I've tried all three options, and I definitely feel safest with the blue route, but that's the one I'm least certain of the legality of. I feel unsafe with the green route, which is the most likely to be legal, and I have not actually successfully managed a right-hand turn from that route anyway. I've always had to give up, walk back onto the footpath, and walk my bike across a pedestrian crossing instead.

What I want to understand is (a) what is legal, and (b) what the planners who put the bicycle crossing light and bicycle paths most likely INTENDED for cyclists to do at this intersection.
posted by lollusc to Travel & Transportation (8 answers total)
a) you're very definitely not allowed to ride on the footpaths in NSW unless you're under 12 or supervising someone who is. In practice, as everyone knows, adults ride on the footpath routinely.
b) cycle paths are in a highly political planner's limbo at the moment, so there's no easy answer to what they 'intended'. Most councils are getting proactive about adding cycle paths to local streets, and the RMS has a very detailed set of design guidelines (PDF) for best practice in designing the networks themselves. It includes things like signalling and marking as you've pointed out. But! They tend to conflict with the already existing handbooks for road and traffic design that traffic engineers and designers use for road design (which emphasise segregating car/truck traffic from everything else, with safety barriers, etc.) There's a Part 6A of the Austroads guidelines for 'Pedestrian & Cyclist Paths' which might square some of these circles, but it's 'under review'. And! the same councils which have some traffic planners enthusiastic about cycling infrastructure also have to deal with other traffic and network engineers who are under pressure to prioritise roads for vehicle traffic.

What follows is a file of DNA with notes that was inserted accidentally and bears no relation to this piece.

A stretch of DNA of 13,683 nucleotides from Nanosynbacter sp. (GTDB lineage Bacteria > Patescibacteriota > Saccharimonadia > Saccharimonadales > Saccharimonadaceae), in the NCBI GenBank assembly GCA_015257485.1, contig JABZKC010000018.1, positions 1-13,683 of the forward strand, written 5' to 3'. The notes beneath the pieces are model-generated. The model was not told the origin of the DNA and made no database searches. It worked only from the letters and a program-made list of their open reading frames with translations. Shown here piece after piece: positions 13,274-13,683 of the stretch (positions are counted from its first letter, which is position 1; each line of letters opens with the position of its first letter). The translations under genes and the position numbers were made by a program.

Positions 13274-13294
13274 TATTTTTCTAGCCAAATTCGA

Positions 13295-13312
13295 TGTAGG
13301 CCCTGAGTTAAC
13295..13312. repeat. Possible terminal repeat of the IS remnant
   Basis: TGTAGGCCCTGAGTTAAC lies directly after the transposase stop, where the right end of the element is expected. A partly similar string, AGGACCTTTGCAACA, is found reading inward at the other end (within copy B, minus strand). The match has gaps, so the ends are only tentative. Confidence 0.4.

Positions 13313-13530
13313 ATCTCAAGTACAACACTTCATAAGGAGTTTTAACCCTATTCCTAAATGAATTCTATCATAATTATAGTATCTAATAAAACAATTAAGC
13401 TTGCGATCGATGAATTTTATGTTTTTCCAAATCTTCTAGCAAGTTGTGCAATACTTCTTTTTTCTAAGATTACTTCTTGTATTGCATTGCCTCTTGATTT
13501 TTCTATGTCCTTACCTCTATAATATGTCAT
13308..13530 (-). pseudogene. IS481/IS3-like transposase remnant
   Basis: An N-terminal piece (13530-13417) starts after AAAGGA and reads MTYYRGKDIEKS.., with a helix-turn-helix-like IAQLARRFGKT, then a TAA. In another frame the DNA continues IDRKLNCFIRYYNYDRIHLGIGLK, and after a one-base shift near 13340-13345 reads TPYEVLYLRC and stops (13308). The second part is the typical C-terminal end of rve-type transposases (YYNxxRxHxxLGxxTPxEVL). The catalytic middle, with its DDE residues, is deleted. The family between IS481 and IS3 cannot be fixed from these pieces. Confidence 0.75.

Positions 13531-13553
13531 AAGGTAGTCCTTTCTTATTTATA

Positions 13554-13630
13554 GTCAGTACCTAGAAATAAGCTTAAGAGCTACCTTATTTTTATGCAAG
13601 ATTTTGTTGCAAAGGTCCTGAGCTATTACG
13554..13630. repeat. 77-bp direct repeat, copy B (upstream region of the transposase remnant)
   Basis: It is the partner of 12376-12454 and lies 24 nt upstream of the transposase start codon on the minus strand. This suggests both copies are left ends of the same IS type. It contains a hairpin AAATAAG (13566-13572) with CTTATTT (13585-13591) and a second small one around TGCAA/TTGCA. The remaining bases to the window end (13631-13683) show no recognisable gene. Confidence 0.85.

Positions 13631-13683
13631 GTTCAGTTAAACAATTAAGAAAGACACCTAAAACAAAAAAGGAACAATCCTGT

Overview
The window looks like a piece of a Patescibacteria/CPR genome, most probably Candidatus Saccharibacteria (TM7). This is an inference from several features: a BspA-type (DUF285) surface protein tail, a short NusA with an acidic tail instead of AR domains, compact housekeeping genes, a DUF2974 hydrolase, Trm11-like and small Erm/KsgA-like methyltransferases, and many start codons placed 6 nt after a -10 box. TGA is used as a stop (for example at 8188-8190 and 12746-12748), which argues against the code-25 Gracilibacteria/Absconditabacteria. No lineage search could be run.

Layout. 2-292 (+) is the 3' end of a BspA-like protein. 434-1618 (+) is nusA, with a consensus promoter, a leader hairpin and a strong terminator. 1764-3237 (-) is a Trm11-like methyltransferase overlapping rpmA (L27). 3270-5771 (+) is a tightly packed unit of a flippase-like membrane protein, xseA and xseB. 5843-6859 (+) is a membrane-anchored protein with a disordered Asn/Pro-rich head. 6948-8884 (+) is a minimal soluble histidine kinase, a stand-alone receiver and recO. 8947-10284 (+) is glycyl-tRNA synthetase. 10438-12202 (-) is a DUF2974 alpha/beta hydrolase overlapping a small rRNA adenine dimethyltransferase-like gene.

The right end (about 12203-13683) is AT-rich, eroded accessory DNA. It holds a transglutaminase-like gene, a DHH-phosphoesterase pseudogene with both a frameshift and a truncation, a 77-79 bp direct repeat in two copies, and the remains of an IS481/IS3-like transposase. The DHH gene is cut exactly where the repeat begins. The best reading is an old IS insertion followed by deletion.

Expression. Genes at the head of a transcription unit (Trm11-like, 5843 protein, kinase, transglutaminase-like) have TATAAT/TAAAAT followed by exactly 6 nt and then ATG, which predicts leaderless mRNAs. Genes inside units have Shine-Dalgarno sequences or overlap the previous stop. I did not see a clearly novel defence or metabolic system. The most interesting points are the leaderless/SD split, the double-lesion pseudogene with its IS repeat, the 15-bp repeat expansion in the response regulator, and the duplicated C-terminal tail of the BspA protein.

In short nothing is 'intended' here---what I read in the street layout is compromises between pro-cycling planners drawing cycle path maps, pro-business planners letting businesses put tables on the street, and traffic engineers abiding by the design manuals for heavily trafficked urban streets.

In your position, I'd ride your blue line.
posted by Fiasco da Gama at 1:13 AM on August 11, 2015 [2 favorites]

Further to that comment, two things:

First, it looks like the Part 6a of the Austroads manual is not actually under review but has been issued (though at a very steep price if you're not an Austroads member organisation).

Second, to answer your question above the fold, you should contact your council. Even better, if you're on good terms with your local State or Federal member of Parliament, get them to write a letter to your council on your behalf.
posted by Fiasco da Gama at 1:27 AM on August 11, 2015

Response by poster: Thank you, that is very knowledgable and comprehensive. With regard to your last comment, though, a follow-up question: I always imagine that MPs have absolutely no interest in requests from non-citizens like me, as we don't get to vote for them anyway. Is that true? On the other hand, as a rates payer, I feel more likely to get listened to at least with a direct approach to the council.
posted by lollusc at 3:09 AM on August 11, 2015

My experience of road cycling in Sydney (cut short, due to nerves. I was, ironically, hit by a car walking across a pedestrian crossing when the little man was green not two weeks later, so feel quite justified in my decision!), would urge you to go blue and eschew green.

I've ridden past a few cops on the footpath, and none seemed to bat an eye. I always had a helmet on, and looked fairly amateurish, though.

But hell, dismount if you want and walk across. Fuck the cars, they can wait.